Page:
HC Deb 04 March 1958 vol 583 cc974-6
Mrs. Braddock

On a point of order, Mr. Speaker. May I have some advice from you? You will have noticed that last night, in the Adjournment debate, I asked why the House was finishing so early. As I explained then, I understand that the Chairman of Ways and Means has the right to ask for Private Bills to be taken on certain days at seven o'clock. I know that it is understood that that information is always conveyed through the usual channels, but I also understand that at about half-past five last night it was known that there would not be any opposition to the Manchester Corporation Bill and the other Private Bill.

We were discussing for only a very short time yesterday the question of the consequences of the Rent Act, and at five minutes to seven many hon. Members on both sides of the House still desired to make a contribution to the debate. In view of that situation, will you consider whether, on future occasions, when the Chairman of Ways and Means finds that he does not need the time that he has asked for—when, after the House has voted to allow Standing Orders to be suspended, and, after full discussions with the promoters of the Private Bills concerned, he finds that agreements are reached without discussion on the Floor of the House—the debate can proceed instead of finishing at seven o'clock, as it did last night?

Mr. Speaker

The duty of putting down opposed Private Business for discussion at seven o'clock is entirely a matter for the Chairman of Ways and Means, and not for me. The duty is laid on him by the Standing Orders. The hon. Lady will realise that any sort of criticism of the Chairman of Ways and Means must be made in the form of a substantive Motion and cannot be raised in this way, or on the Adjournment All I can tell the hon. Lady is that when I rose at the conclusion of the speech of the Secretary of State for Scotland last night I heard voices on both sides of the House saying "Divide" and I looked round carefully to see whether—

Mr. Callaghan

"Resign", not "Divide".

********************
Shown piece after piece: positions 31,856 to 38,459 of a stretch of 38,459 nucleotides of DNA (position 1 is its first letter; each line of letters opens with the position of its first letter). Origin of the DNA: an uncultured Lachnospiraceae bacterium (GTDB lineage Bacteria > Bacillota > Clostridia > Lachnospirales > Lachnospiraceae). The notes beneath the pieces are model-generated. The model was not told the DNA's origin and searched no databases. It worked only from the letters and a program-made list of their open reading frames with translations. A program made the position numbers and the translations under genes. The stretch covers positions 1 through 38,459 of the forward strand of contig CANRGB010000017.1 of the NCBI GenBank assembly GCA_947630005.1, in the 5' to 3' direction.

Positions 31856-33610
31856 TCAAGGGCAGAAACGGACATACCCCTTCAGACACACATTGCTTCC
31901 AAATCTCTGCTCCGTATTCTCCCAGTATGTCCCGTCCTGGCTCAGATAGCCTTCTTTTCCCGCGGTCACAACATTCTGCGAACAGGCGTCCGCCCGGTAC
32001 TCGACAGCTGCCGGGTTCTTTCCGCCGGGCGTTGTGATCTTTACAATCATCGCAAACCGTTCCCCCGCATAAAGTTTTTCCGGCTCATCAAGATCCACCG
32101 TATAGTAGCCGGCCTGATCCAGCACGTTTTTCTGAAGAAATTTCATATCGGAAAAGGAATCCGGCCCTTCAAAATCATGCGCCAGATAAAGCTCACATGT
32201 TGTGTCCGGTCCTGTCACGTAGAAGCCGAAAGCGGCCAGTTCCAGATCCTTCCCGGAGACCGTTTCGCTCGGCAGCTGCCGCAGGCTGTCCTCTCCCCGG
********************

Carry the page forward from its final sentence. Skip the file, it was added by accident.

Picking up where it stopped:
Mr. Speaker

What I heard, as I thought, was, "Divide".

I looked round to make certain that no other hon. Member was waiting to speak. Out of the corner of my eye I saw an hon. Member standing in the Gangway by the door. It was, in fact, the hon. Member for Bothwell (Mr. Timmons), but when I looked more carefully, I found that his erect posture was due not to his desire to speak, but so that he might be in a favourable position to enter the Division Lobby. Therefore, there being no hon. Member offering to speak, it was my duty to put the Question, which I did. That is all I am concerned with, and there is nothing more I can do about it.

May I say, also, that when we came to the Manchester Bill and I put the Question, "That the Bill be now read a Second time," it was a great surprise to me that no one rose to oppose the Bill.

Mrs. Braddock

I am not criticising the Chairman of Ways and Means, Sir. I am asking whether, when it is discovered that it may be necessary to alter the procedure and the Chairman of Ways and Means knows there will be no Division or long statement about a Bill, we could alter the procedure so that important matters under discussion can be further discussed. I raise this because I know that people outside the House wonder why the House should rise at half-past eight in what seems to be the middle of an important debate. I want them to know that it was not the fault of hon. Members on this side.

Mr. Speaker

The only advice I can give to the hon. Lady is that on Friday we appointed a Select Committee to study matters of procedure and the possibility of improvements and that perhaps this question might be referred to that Committee.

Mr. J. Stuart

I suggest that the hon. Lady is not being fair, Mr. Speaker, because there can be no criticism of the Chairman of Ways and Means. It was his duty to do what he did and the duty is placed upon him by Standing Orders. Until they are amended the Chairman of Ways and Means must carry out the Standing Orders.

Mr. Diamond

One understands the difficulties which arose and resulted in a situation last night which I am sure was unwanted by hon. Members on both sides of the House. Hon. Members most anxious to speak were prevented from doing so by a series of accidents about which there can be no possible criticism. In view of your statement, Mr. Speaker, that you saw nobody rising to catch your eye, may I ask whether it was apparent to you earlier that, had the debate continued longer, there were other hon. Members most anxious to catch your eye? Had it not been for the understanding that the vote was to be taken at seven o'clock, they would have persisted in their attempts to catch your eye.

Mr. Speaker

I can tell the hon. Member and the House that I had applications to speak from hon. Members on both sides of the House, enough to carry on the debate until ten o'clock. The shorter time at our disposal made my task of selecting hon. Members to speak doubly difficult.

Sir H. Butcher

Yesterday being a Supply Day, had not the Opposition special rights regarding business?

Mr. Speaker

It was a Supply Day, but the Chairman of Ways and Means had the right, indeed the duty, to put down opposed Bills for that day whether it was a Supply Day or not. This week we have three full days which are Supply Days, so that his choice was very limited